How to unleash a new economy? Co-op Party prepares for annual conference

Issues under discussion range from Brexit to plans to double the UK’s co-op sector

The Co-op Party hosts its annual conference this weekend (12-14 October), to discuss ways to meet its goal of doubling the size of the co-operative economy.

Earlier this year, the Party commissioned a report by the New Economics Foundation (NEF), Co-operatives Unleashed, which identified policy areas for achieving this target, and it will discuss these ideas further at the conference.

It will also present “a new generation of co-operatives who are expanding the co-operative movement into new and innovative areas of business and the economy”, alongside sessions on housing and energy, schools and social enterprise.

Related: Launch of NEF Co-operatives Unleashed report

On Brexit, members will be given a chance to vote on the Party’s policy. At a fringe breakfast event on Saturday, Andrew Adonis and Eloise Todd make the case for a people’s vote on the final deal, followed by a debate.

Party chair Gareth Thomas MP told the News: “Given the significance for the country it’s only right our members should have a vote to give them a say.”

He said the other the big issue on the agenda is the economy. “We’ll discuss the NEF report, plus our work on community wealth building.”

The Party had taken shadow chancellor John McDonnell to Preston to see some of the being done work there under the co-op council model of local service commissioning, said Mr Thomas. “We’ll update on this in the economy debate.”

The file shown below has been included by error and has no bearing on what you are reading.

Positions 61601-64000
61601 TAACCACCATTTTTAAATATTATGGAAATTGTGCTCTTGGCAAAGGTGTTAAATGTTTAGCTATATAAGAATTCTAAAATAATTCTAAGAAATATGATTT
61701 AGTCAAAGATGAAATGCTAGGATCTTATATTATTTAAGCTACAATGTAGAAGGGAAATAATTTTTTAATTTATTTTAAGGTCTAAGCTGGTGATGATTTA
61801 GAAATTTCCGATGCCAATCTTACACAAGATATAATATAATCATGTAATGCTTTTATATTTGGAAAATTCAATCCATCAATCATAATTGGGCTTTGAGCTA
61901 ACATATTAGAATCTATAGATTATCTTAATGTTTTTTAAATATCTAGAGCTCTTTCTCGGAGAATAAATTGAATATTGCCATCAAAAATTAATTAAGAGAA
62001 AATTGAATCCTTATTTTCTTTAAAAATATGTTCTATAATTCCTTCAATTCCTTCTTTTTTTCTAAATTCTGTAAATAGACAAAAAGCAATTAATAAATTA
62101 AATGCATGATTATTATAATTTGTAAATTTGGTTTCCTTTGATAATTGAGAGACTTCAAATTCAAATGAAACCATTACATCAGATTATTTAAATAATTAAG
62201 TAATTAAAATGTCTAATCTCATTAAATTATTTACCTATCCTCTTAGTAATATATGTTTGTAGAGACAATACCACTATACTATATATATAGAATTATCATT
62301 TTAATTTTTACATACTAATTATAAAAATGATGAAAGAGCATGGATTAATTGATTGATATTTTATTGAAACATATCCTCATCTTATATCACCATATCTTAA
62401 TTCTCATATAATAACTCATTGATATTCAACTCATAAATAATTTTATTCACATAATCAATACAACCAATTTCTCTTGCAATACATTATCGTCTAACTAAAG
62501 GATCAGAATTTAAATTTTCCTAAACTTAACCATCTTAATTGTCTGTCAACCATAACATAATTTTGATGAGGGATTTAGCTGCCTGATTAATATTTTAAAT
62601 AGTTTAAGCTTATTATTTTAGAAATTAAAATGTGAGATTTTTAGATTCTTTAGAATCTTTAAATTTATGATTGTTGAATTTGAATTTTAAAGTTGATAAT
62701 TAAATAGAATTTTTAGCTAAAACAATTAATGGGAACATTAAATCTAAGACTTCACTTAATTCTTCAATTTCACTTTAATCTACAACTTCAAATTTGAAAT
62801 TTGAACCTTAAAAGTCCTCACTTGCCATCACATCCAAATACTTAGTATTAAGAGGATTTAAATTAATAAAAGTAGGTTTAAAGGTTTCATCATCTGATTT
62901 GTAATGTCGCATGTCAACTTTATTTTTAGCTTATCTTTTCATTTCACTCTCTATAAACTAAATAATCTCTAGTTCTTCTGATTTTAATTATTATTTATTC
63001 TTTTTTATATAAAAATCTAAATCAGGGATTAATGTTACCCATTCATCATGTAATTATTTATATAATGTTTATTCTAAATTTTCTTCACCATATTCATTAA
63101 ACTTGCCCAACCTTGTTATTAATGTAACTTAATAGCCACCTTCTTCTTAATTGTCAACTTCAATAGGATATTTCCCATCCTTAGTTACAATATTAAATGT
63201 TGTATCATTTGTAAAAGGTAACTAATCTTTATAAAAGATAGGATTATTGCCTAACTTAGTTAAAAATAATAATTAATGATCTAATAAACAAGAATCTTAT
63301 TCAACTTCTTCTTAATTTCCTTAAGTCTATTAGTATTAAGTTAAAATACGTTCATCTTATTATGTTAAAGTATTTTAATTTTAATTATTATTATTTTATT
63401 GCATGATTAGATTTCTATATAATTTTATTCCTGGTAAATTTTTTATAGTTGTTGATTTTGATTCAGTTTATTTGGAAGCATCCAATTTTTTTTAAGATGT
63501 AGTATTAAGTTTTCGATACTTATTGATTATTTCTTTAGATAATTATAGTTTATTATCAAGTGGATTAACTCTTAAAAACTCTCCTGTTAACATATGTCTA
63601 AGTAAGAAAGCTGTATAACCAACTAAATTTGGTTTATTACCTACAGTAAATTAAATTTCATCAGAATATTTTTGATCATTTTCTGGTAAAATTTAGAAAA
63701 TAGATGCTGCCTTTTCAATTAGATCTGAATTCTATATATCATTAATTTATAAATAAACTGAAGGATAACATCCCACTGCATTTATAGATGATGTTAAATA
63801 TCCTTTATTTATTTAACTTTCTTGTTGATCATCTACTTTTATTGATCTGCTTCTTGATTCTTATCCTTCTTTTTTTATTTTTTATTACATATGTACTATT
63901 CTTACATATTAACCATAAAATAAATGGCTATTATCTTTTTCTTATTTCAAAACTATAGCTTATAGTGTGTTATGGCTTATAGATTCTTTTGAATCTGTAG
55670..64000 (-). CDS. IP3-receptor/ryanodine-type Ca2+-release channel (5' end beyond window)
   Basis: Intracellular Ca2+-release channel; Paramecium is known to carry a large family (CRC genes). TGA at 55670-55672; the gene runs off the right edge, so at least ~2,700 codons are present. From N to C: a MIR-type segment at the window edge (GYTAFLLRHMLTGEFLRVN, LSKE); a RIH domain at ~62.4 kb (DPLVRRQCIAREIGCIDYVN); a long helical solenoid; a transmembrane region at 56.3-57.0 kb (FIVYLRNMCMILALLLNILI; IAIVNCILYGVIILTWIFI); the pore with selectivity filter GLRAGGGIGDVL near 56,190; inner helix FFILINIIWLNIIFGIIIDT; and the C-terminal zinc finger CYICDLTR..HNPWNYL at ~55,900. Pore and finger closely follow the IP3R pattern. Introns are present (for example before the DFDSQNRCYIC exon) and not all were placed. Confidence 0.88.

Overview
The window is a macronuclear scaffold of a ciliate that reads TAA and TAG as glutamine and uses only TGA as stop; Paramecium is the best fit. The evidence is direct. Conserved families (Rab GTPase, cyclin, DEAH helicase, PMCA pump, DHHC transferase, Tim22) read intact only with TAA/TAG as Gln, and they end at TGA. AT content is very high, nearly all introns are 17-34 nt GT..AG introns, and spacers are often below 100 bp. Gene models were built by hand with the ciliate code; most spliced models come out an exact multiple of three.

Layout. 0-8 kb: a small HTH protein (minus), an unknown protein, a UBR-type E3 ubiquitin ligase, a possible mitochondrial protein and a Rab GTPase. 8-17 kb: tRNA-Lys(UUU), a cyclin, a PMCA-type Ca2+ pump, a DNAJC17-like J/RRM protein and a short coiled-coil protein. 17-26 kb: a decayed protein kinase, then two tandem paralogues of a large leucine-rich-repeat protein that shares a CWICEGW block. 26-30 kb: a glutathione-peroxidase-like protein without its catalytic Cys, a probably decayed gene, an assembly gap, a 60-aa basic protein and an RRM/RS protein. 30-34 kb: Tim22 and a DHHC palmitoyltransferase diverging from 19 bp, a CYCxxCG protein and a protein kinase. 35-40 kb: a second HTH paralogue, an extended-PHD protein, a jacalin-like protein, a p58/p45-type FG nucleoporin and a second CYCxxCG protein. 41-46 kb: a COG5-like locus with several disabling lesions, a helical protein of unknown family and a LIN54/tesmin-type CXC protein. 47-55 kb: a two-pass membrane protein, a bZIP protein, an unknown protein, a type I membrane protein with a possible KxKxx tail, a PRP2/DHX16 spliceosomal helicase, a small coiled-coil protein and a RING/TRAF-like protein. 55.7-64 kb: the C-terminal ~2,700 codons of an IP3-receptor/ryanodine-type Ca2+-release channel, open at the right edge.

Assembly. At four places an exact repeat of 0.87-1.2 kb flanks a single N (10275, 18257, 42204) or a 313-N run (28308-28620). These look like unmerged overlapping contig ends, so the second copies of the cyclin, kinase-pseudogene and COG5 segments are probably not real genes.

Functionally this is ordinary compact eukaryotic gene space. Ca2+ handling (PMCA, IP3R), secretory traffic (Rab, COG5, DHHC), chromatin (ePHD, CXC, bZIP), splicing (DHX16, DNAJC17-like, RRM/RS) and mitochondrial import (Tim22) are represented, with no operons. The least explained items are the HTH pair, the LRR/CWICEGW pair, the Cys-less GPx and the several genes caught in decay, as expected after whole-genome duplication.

He added: “The scale of inequality in the country is that something has got to change. The level of inequality is one of the contributory factors to the divisive politics we’ve got at the moment.

Labour MP and Co-operative party chair Gareth Thomas (Image: Co-op Party / Thomas Butler)
Labour MP and Co-operative Party chair Gareth Thomas (Image: Co-op Party / Thomas Butler)

“Part of the response, until we can get a Labour/ Co-operative government, is encouraging local councils to do what they can to make a difference: the community wealth building being done in Preston is impressive. In government we will want to make it easier for councils to keep their wealth local.”

Mr Thomas said the Party wanted to “democratise the utilities”, bringing mutual principles to the water and energy industries “reflecting what has happened in the US and Germany that would help keep more of the wealth that’s generated in local people’s  hands”.

He added: “We have dialogue within the shadow cabinet. John McDonnell said two weeks ago he would take on board our idea for companies with more than 250 employers to give an ownership stake to workers.

“The NEF report is our effort to get some input into how you do that. We are now taking that document out to the rest of the co-op movement to see how you would do that on a practical basis.